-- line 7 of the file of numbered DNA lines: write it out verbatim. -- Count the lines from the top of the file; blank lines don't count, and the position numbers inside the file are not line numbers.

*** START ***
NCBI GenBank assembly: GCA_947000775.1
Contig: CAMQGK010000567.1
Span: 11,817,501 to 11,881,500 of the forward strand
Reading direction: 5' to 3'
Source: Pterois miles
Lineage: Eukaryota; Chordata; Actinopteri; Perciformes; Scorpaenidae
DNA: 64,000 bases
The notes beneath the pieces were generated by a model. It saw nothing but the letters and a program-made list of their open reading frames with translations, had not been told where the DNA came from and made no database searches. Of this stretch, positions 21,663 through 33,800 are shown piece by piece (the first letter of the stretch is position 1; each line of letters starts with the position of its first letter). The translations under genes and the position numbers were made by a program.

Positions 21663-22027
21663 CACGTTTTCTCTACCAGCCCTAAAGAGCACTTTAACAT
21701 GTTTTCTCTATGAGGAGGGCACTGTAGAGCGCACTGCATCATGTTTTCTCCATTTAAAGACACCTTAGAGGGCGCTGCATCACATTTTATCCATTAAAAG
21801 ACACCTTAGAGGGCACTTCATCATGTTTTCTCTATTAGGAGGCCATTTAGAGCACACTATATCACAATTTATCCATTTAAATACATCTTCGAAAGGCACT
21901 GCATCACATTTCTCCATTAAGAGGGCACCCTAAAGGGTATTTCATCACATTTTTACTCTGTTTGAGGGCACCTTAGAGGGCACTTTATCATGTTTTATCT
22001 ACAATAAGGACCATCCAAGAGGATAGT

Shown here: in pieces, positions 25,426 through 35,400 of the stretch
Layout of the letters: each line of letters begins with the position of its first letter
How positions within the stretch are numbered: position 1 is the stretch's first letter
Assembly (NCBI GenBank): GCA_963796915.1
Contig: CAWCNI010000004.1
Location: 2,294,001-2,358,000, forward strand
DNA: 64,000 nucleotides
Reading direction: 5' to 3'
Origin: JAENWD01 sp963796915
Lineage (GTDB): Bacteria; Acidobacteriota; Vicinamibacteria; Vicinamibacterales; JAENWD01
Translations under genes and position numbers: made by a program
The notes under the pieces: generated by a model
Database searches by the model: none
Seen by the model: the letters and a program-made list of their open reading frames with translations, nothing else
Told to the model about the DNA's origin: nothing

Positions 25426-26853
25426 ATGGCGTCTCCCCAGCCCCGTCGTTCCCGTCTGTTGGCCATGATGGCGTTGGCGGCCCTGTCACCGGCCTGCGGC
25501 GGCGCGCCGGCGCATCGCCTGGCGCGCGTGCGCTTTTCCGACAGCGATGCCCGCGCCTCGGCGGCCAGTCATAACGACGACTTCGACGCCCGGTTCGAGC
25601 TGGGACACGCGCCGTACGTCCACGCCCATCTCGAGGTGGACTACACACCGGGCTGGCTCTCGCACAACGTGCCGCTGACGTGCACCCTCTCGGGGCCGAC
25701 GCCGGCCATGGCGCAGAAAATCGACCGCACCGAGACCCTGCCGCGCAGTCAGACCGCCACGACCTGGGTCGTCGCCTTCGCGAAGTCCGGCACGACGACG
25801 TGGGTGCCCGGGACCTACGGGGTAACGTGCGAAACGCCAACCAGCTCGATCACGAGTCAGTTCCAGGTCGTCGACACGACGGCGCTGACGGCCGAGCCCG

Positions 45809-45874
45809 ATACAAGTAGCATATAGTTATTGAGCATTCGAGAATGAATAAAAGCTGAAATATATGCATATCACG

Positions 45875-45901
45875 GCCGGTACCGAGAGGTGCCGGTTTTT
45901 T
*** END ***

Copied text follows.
DNA: 64,000 bases